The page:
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Jewish World Review Oct. 29, 2004 / 14 Mar-Cheshvan, 5765

Dick Morris

Dick Morris
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Kerry camp's final fumble | Once again, John Kerry shows his instinct to go for the capillaries, rather than the jugular.

Kerry has embraced the dubious New York Times/CBS accusations about U.S. bungling permitting the theft of explosives from an ammunition dump in Iraq. The senator has chosen to predicate the entire final week of his campaign on the unsolvable mystery of what happened to the bomb-making material in the chaos surrounding the invasion of Iraq.

By stepping up to bat and running an ad in which he speaks directly into the camera in an effort to win votes over the issue, Kerry has made the dubious journalistic accusations his own and bet his credibility and his candidacy on the outcome.

How will we ever know when the explosives were removed from Al-Qaqaa and by whom? How can we tell if they were taken away by Saddam's minions before or after he fell from power, before or after the United States troops had passed by the dump? We can't, any more than we can tell who did what in the jungles of Vietnam 30 years ago.

Because we can't know the final truth of Al-Qaqaa, it was a ridiculous decision by the Kerry campaign to jump with all four feet onto the issue. When Kerry should be scoring aggressive points, he will find himself debating the fine questions of who did what in Iraq in the frenzied days of late March and early April of 2003.

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Beyond our inability to determine the truth of the Times story lies the sense of dirty tricks that comes from a last-minute journalistic accusation — made even more heinous by the CBS News' now-exposed plan to break the story 48 hours before the polls opened on "60 Minutes." Voters will easily recall how the same show fell for forged anti-Bush documents and tried to palm them off on us just last month.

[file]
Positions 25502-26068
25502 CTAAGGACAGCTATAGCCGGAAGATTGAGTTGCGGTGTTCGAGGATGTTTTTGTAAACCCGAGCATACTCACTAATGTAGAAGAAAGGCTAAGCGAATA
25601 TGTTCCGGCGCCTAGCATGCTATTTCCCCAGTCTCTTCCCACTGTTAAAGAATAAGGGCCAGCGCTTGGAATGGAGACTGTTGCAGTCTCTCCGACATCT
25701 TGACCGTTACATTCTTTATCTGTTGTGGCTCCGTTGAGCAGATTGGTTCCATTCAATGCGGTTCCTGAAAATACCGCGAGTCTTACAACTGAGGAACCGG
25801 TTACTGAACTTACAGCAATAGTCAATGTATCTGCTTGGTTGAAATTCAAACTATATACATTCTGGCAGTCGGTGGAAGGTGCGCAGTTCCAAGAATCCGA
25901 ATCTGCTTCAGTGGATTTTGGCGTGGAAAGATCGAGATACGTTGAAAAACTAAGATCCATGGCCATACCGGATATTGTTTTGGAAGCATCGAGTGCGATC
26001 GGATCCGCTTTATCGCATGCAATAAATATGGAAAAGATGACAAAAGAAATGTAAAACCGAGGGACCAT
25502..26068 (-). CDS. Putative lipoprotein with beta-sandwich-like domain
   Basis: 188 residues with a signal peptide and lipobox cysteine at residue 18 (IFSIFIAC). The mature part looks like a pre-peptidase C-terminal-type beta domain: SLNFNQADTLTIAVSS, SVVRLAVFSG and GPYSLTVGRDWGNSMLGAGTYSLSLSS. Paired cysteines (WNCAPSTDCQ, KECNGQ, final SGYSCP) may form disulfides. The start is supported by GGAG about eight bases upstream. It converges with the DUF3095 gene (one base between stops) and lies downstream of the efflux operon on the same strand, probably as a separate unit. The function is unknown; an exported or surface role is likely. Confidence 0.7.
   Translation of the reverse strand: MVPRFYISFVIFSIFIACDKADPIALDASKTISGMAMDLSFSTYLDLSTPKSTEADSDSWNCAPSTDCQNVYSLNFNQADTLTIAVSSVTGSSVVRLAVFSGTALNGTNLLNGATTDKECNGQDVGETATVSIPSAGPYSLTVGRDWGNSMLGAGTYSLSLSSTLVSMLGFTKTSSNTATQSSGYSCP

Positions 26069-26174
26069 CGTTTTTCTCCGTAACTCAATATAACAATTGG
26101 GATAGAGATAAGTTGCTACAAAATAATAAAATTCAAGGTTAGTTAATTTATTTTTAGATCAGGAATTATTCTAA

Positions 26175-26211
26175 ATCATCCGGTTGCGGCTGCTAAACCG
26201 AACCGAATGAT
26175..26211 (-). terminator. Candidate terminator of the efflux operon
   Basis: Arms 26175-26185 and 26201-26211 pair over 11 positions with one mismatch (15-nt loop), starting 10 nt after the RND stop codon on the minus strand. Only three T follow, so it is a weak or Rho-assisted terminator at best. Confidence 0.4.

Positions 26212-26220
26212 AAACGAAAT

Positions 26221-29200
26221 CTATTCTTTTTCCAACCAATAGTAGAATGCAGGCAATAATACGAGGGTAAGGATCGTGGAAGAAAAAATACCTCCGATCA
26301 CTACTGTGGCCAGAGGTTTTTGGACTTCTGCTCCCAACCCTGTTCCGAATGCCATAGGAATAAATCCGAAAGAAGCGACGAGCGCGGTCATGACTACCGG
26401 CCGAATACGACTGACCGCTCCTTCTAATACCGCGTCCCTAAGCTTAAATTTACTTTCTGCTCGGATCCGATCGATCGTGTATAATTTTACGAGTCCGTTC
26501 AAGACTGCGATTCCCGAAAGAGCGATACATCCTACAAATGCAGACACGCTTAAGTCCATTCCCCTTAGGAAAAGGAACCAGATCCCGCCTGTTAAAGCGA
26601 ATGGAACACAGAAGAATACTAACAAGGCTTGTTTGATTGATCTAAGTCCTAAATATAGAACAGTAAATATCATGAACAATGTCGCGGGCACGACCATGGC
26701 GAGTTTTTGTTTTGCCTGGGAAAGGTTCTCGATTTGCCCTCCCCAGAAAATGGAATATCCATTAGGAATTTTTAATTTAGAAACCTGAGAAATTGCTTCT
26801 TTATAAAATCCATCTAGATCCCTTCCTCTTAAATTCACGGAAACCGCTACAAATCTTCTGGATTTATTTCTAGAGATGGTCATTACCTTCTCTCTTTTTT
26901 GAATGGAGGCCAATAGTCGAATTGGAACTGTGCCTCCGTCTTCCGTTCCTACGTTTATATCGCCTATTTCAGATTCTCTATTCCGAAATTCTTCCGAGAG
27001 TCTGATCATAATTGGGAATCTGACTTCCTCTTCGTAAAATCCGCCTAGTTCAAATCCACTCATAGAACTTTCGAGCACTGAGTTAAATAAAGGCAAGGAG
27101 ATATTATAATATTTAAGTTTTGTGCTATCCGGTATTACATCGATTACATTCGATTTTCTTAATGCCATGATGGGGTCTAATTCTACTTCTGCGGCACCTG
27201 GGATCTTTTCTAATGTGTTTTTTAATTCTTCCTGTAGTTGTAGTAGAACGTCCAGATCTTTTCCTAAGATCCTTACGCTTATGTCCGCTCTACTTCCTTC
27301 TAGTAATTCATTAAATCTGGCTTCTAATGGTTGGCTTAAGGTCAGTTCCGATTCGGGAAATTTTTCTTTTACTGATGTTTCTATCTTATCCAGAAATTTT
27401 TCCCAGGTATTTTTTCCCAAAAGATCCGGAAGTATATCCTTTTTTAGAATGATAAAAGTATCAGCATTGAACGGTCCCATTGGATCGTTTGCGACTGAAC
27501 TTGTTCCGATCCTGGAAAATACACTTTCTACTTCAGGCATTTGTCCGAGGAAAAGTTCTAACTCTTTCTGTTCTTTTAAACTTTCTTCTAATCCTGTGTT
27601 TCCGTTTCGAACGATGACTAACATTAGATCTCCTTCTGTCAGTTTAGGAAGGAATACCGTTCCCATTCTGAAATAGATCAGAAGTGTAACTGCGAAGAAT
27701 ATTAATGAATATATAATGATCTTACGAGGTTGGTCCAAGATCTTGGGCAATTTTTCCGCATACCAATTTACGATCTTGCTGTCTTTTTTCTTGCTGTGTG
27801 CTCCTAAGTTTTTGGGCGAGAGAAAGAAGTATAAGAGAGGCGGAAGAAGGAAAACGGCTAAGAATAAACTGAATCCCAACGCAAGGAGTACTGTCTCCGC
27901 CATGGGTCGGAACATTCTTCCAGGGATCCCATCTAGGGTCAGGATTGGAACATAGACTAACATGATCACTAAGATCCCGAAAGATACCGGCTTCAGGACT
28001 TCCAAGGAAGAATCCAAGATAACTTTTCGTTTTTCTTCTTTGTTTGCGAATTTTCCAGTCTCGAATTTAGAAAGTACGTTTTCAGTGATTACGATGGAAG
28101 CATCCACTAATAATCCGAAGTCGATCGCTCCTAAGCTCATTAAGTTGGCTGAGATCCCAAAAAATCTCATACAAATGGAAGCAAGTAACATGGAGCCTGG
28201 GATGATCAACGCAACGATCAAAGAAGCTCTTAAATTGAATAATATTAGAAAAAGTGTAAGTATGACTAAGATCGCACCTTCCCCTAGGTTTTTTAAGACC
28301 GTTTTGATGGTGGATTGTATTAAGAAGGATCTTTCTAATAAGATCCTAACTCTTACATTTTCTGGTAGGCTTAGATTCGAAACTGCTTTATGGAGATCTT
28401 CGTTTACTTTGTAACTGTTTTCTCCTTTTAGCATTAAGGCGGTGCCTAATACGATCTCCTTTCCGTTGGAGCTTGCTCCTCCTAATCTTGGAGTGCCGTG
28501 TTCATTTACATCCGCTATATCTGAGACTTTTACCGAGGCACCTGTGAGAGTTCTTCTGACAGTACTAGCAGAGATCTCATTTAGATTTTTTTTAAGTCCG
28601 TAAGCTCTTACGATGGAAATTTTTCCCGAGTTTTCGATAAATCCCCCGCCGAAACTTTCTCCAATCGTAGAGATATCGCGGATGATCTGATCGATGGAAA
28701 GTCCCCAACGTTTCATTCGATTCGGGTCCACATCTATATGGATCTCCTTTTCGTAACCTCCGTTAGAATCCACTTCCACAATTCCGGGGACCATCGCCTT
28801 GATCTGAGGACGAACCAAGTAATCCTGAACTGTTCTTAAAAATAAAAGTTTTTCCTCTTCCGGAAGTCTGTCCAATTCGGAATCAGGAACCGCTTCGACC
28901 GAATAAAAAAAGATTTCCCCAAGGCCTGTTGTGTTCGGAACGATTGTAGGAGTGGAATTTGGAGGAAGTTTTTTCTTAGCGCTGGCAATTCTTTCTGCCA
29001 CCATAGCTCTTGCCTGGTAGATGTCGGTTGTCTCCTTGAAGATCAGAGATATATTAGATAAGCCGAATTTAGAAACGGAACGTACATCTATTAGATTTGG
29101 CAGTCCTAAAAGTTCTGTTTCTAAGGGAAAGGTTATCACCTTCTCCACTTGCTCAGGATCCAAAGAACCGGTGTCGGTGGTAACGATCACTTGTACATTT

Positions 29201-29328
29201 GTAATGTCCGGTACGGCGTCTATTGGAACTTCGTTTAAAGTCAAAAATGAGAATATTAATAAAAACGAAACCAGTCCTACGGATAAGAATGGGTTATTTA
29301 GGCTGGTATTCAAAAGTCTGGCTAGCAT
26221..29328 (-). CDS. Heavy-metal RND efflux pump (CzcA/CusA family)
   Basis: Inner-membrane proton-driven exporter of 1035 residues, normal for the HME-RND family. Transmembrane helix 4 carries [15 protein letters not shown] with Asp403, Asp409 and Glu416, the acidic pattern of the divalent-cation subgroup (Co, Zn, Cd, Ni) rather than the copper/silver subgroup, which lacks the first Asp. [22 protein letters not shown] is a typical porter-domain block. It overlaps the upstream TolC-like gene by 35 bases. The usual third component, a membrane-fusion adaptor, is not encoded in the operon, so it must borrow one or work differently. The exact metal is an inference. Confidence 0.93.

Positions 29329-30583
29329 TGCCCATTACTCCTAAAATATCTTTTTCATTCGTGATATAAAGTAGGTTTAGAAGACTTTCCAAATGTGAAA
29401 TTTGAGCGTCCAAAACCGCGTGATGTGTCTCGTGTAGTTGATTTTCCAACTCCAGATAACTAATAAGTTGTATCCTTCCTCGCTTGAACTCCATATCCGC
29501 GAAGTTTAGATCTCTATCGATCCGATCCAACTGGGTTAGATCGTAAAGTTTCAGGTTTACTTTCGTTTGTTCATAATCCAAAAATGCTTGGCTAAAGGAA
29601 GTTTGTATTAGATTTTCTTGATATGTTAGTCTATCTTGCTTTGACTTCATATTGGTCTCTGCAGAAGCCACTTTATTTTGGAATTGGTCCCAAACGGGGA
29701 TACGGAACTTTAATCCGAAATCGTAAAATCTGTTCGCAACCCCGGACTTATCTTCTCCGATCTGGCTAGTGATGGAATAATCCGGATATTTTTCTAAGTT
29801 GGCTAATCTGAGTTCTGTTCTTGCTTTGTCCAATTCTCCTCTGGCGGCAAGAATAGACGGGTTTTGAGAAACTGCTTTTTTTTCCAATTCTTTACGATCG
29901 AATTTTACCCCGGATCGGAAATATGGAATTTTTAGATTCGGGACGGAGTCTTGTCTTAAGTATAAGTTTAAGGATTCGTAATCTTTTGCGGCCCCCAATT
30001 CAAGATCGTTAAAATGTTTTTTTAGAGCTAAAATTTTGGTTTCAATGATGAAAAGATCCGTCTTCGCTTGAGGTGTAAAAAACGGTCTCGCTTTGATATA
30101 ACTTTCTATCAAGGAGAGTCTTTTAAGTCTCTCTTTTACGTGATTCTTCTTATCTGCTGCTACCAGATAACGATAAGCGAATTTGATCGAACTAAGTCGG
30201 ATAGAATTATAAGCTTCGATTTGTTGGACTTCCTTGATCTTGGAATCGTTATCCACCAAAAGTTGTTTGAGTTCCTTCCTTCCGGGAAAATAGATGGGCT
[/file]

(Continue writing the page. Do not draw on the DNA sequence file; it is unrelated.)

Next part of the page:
Kerry's mistake runs deeper. Right now he should be talking about domestic-policy issues — the ones where he has a lead. To batter futilely at Bush's bastion of strength — foreign policy and the war — is to throw good money after bad in one last failed attempt to replace a sitting commander-in-chief as America's choice to run the war.

On Bush's worst days, voters have consistently told pollsters they trust him more than Kerry to run the war, usually by double-digit margins. What makes Kerry think he can win the point now? He's failed at it all year; now he squanders his final week on one last effort.

In undertaking such a gamble, Kerry ratifies Iraq, the war, terrorism and foreign policy as the key issues in the race at just the moment when he should be downplaying them.

By jumping on the explosive issue as a target of opportunity, Kerry has shown that he has no real campaign strategy, only a series of tactics. He may have a plan for America, but he has none for winning this election.

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JWR contributor Dick Morris is the author of, most recently, "Rewriting History", a rebuttal of Sen. Hillary Clinton’s (D-N.Y.) memoir, Living History. (ClickHERE to purchase. Sales help fund JWR.) Comment by clicking here.


© 2004, Dick Morris